So often we post about the affects of the legalization of marijuana (a.k.a. “pot”) in the workplace, but today’s post is a bit different; today we focus on the rules and regulations surrounding potlucks in the workplace, or at least potlucks in Arizona.

Arizona Revised Statute § 36-136 provides guidelines for health and sanitation throughout the state. Within section 36-136H(4) the state grants the authority to proscribe rules and regulations concerning the inspection and licensing of food and food-products. The statute is applicable to a wide-range of commercial and non-commercial ventures within the state, but specifically excludes food or drink that is “[s]erved at a noncommercial social even that takes place at a workplace, such as a potluck,” or “[p]repared or served at an employee-conducted function that lasts less than four hours and is not regularly scheduled, such as an employee recognition, an employee fund-raising or an employee social event.” The plain meaning of this statute would accordingly have me putting my brakes on when it is announced that our Arizona-retreat will be potluck in nature and last from noon to five; nope, hold your horses there, we have a 3 hour and fifty-nine minute cap on work pot-lucks that occur outside the office.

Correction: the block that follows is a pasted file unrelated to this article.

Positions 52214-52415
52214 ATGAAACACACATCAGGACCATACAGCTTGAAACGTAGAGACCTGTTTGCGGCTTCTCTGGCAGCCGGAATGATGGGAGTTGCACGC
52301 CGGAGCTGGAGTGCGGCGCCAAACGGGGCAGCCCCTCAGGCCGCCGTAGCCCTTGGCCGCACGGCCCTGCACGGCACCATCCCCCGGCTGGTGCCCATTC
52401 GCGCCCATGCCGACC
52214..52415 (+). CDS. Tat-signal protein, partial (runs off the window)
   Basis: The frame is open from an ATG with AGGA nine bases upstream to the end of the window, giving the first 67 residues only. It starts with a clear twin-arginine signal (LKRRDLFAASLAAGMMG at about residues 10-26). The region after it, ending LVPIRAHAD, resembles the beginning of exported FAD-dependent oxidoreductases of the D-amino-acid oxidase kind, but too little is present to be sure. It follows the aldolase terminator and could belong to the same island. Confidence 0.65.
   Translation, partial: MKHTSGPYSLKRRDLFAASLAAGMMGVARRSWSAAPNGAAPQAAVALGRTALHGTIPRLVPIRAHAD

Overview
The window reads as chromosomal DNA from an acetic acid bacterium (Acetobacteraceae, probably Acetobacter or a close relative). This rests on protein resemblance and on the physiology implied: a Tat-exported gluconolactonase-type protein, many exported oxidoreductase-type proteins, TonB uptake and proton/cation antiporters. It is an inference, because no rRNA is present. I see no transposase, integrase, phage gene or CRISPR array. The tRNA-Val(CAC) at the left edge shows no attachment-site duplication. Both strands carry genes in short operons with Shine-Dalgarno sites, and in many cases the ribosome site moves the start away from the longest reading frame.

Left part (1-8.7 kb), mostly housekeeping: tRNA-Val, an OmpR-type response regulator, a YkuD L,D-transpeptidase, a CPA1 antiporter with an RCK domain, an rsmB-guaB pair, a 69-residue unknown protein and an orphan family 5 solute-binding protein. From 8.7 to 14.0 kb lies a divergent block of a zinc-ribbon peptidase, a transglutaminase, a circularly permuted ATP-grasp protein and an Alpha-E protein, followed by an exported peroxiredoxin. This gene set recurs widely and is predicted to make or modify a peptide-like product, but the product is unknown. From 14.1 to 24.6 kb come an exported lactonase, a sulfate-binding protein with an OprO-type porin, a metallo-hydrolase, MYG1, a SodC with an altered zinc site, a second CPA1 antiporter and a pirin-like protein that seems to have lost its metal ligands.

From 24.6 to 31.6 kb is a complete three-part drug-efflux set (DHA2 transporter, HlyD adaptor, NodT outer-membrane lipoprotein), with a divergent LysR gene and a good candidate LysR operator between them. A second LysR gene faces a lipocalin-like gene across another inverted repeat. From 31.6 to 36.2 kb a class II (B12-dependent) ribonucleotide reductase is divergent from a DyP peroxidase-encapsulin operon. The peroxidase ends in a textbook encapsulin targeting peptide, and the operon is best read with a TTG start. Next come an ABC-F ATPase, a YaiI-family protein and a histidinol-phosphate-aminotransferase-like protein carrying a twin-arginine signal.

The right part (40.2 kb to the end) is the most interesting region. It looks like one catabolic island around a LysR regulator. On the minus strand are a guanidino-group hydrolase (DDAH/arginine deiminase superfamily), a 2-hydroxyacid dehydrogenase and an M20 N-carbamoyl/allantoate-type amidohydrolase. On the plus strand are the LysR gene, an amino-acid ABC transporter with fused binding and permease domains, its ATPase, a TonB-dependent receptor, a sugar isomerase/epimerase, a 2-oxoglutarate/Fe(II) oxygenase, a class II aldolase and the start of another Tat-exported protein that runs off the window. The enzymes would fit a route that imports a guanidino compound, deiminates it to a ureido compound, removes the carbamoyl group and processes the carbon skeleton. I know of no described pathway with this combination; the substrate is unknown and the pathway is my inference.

Do not despair, however, others agree that the three hour and fifty-nine minute cap is ludicrous and attempts are being made to legalize potlucks! Well, actually, I think that the focus of the proposed bill is the fact that one cannot host a potluck at a home or church (because they are not workplaces)—a concept equally ludicrous. You may think that this is a waste of government time and money, because do we really have officers regulating potlucks? Strangely enough, apparently we do. Pinal County Arizona’s law enforcement has been cracking down on this type of behavior—specifically at Apache Junction Mobile Home Park and Golden Acres Mobile Home Park. (Readers- If you only click one link in the history of your browsing life, click this one which includes quotes from Pinal County resident Roger Farris which range from: “I’ve never lost one person in here on a potluck” to, in response to notice that potlucks were illegal outside of the workplace responded, “Who cares? So is marijuana.”)

Accordingly, HB 2341 would allow common Arizona citizens outside the workplace to hold potlucks. It would not, however, extend the three hour and fifty-nine minute cap on employee-conducted functions (which I don’t see as being a big problem if everyone is allowed to have a potluck—but only time will tell).